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What Is the Difference Between Arteries and Veins?

Almost every artery sends oxygenated red blood cells to areas of the body.
Blood is typically drawn from a vein, rather than an artery, for a blood test.
A diagram of the human head and neck, including the arteries in red.
Arteries and veins are key components of the circulatory system.
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  • Written By: Adam Hill
  • Edited By: Bronwyn Harris
  • Last Modified Date: 18 December 2014
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Arteries and veins are the parts of the circulatory system which carry blood between the heart, lungs, and all other areas of the body. While they both carry blood, they do not have much else in common. Arteries and veins are made of somewhat different tissue, each performing certain functions in a specialized way. The first and most important difference between the two is that all arteries carry blood away from the heart, and all veins carry blood to the heart from outlying areas. Most arteries carry oxygenated blood, and most veins carry deoxygenated blood; the pulmonary arteries and veins are the exceptions to this rule.

Arterial tissue is designed and specialized in a way to make it particularly suited to the quick and efficient delivery of blood, which carries the oxygen essential for the functioning of every bodily cell. The outer layer of an artery is made of connective tissue, which covers the muscular middle layer. These muscles contract between heartbeats in such a reliable way that when we take our pulse, we are not actually feeling our heartbeat per se, but arterial muscle contraction instead.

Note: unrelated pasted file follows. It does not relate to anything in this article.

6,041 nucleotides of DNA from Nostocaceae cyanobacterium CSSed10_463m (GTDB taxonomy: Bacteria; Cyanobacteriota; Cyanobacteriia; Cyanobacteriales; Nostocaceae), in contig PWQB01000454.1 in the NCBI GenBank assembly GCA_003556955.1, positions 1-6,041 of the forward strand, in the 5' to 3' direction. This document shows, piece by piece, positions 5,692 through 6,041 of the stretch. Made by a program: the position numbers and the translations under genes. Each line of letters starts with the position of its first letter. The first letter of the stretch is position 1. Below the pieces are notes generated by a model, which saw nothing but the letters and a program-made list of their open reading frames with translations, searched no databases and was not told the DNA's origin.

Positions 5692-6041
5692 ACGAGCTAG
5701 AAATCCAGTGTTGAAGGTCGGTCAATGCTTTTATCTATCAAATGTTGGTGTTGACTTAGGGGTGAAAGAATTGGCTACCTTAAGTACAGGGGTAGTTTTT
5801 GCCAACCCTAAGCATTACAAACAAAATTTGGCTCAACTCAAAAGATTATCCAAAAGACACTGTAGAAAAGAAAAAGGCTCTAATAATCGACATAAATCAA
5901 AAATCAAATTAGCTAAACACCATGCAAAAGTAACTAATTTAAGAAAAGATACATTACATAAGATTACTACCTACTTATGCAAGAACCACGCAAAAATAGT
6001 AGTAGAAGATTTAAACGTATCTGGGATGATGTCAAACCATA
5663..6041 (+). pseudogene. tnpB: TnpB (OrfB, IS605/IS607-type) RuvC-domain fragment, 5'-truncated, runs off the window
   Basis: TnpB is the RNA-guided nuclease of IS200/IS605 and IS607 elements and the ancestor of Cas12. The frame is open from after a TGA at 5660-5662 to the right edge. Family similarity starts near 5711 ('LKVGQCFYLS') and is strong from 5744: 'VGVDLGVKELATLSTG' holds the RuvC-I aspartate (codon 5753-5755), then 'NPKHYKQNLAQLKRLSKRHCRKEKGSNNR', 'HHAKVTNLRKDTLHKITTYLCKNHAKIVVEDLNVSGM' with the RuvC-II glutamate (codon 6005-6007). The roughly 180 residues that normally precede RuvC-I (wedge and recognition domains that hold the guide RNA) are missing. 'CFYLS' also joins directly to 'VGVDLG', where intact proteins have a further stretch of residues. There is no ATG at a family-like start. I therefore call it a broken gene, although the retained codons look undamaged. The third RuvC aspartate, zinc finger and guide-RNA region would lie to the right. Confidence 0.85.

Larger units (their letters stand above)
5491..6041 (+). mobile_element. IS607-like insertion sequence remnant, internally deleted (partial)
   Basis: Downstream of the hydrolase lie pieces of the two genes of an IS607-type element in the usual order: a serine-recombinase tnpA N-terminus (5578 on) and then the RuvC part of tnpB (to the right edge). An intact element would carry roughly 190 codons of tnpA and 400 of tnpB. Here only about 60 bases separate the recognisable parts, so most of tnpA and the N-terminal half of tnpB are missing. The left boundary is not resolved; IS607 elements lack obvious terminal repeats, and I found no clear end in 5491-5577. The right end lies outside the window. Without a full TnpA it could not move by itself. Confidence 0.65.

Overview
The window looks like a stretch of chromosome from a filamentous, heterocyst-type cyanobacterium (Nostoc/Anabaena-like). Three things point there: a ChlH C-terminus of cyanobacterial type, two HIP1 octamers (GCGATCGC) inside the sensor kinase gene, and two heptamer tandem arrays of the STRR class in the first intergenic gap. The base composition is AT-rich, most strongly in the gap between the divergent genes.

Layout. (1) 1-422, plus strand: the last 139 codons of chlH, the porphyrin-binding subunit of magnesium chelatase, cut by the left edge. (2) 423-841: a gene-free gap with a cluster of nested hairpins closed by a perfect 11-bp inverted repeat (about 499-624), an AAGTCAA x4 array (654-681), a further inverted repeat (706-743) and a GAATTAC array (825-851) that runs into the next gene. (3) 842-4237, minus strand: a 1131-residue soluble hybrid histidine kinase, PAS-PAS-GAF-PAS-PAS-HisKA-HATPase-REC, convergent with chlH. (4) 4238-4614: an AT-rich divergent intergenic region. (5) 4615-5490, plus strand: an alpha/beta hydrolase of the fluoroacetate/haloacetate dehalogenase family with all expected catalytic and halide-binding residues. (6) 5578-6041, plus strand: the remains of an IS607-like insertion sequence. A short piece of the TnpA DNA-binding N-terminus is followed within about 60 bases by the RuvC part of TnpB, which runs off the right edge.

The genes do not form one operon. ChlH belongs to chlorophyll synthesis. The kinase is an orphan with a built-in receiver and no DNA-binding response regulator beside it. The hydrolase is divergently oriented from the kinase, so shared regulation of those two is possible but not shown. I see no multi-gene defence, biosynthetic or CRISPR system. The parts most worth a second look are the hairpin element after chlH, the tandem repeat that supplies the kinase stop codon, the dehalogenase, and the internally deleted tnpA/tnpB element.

Beyond the arterial muscle is the innermost layer, made of smooth endothelial cells. These cells are specialized to provide a smooth pathway for blood to flow through. This area of cells is also what can become damaged and compromised over a person's lifetime, leading to two common causes of death, namely heart attack and stroke.

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Veins have a different structure and function from arteries. They are very flexible, and collapse when they are not filled with blood. They usually carry deoxygenated blood, rich in carbon dioxide, to the heart so that it can be sent to the lungs for oxygenation. The layers of vein tissue are similar in some ways to those of arteries, although the muscle does not contract like arterial muscle does.

Unlike other arteries, the pulmonary artery carries deoxygenated blood. Once the veins have brought this blood from the body to the heart, it is pumped to the lungs. The pulmonary vein moves the oxygenated blood from the lungs back to the heart.